Designerly Engagement: Navigation Etiquette
Perhaps the most telling way our work transformed is through the possibility of publication online. Facing the prospect of a scholarly digital humanities audience, for this book we made the decision to transform our seminar work with Scalar in significant ways, suggesting that, while the experimental can be productive in the classroom, we may yet need to follow a set of standards when attempting to communicate the experimental to those outside of our shared experience. Many of the book changes were cosmetic, but we also made substantial changes to the content and the subnavigation systems that evolved as a way of negotiating the shared space of Scalar. (During English 507, all students contributed to the same Scalar book.) For the seminar, we organized content into "Author" paths to create lines through each student’s work. We also used an "Assignment" path to collect all student work for each assignment; each week we had to submit our work by posting the page(s) we created to both the "Author" path and "Assignment" path. Scalar facilitated this productive duplication of content.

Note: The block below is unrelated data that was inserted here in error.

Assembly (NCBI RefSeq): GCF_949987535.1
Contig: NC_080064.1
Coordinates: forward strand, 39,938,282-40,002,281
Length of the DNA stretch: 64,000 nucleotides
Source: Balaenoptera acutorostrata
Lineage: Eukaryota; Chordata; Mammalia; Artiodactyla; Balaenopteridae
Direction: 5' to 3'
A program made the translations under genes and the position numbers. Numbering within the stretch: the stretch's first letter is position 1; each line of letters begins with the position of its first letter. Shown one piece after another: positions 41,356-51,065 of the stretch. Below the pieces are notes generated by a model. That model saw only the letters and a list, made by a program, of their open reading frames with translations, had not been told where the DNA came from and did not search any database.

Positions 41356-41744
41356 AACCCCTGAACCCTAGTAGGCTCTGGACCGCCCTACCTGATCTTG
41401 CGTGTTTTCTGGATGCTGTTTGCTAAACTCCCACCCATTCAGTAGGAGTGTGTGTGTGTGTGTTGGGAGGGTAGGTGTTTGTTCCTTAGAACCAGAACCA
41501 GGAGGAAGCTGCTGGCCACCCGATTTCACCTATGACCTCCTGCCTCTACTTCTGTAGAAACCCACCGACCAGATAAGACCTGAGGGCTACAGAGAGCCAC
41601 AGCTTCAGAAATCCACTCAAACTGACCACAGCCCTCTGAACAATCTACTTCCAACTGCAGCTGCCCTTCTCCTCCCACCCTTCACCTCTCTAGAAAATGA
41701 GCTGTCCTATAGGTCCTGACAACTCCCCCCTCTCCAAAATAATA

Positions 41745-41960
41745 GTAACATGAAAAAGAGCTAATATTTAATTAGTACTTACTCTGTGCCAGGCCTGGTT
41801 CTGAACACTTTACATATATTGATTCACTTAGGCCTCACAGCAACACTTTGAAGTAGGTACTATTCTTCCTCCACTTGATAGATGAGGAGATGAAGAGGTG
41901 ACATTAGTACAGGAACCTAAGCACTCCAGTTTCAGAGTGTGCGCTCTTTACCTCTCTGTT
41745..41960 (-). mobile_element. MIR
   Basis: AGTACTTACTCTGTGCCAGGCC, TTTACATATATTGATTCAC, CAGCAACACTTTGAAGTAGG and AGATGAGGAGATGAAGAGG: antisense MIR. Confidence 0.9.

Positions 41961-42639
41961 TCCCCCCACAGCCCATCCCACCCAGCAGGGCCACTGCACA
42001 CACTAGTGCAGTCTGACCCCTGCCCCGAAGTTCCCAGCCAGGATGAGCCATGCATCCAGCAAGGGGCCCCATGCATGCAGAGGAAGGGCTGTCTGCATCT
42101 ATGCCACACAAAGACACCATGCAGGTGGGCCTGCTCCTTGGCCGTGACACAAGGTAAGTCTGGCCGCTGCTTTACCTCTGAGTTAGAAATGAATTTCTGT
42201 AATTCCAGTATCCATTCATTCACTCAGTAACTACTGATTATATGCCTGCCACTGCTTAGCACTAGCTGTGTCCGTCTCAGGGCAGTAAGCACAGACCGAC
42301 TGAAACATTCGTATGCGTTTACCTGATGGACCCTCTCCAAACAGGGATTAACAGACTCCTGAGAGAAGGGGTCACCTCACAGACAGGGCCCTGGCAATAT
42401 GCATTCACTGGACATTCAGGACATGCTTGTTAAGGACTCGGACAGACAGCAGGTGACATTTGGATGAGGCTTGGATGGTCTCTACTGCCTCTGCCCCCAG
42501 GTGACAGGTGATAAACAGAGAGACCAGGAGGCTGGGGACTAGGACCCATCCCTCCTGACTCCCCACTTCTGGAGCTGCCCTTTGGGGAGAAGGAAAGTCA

But when students used multiple pages in response to a single prompt, they tended to include one main page in the paths and include a subnavigation system of links for maneuvering through the rest of their work. While most followed these standards, tacitly agreed upon as a group, Daniel Powell, in particular, frequently experimented with the path function of Scalar. Indeed it seems that the path function became Powell’s way of expressing frustration with the collaborative digital space.
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